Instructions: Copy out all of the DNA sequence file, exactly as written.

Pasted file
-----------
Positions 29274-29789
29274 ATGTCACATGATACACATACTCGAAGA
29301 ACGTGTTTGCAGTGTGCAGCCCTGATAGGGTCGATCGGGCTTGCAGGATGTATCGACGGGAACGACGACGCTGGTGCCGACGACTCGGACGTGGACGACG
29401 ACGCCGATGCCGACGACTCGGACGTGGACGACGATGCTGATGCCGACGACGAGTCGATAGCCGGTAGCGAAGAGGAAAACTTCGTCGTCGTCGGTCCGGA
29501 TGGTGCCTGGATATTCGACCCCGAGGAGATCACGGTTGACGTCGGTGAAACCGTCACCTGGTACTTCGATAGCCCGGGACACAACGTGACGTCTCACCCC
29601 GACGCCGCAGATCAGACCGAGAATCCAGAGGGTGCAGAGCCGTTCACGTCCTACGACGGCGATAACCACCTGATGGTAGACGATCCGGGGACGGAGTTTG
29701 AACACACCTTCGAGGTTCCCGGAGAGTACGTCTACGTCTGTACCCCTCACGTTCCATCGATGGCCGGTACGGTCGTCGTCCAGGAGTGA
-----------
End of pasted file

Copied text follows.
Positions 29274-29789
29274 ATGTCACATGATACACATACTCGAAGA
29301 ACGTGTTTGCAGTGTGCAGCCCTGATAGGGTCGATCGGGCTTGCAGGATGTATCGACGGGAACGACGACGCTGGTGCCGACGACTCGGACGTGGACGACG
29401 ACGCCGATGCCGACGACTCGGACGTGGACGACGATGCTGATGCCGACGACGAGTCGATAGCCGGTAGCGAAGAGGAAAACTTCGTCGTCGTCGGTCCGGA
29501 TGGTGCCTGGATATTCGACCCCGAGGAGATCACGGTTGACGTCGGTGAAACCGTCACCTGGTACTTCGATAGCCCGGGACACAACGTGACGTCTCACCCC
29601 GACGCCGCAGATCAGACCGAGAATCCAGAGGGTGCAGAGCCGTTCACGTCCTACGACGGCGATAACCACCTGATGGTAGACGATCCGGGGACGGAGTTTG
29701 AACACACCTTCGAGGTTCCCGGAGAGTACGTCTACGTCTGTACCCCTCACGTTCCATCGATGGCCGGTACGGTCGTCGTCCAGGAGTGA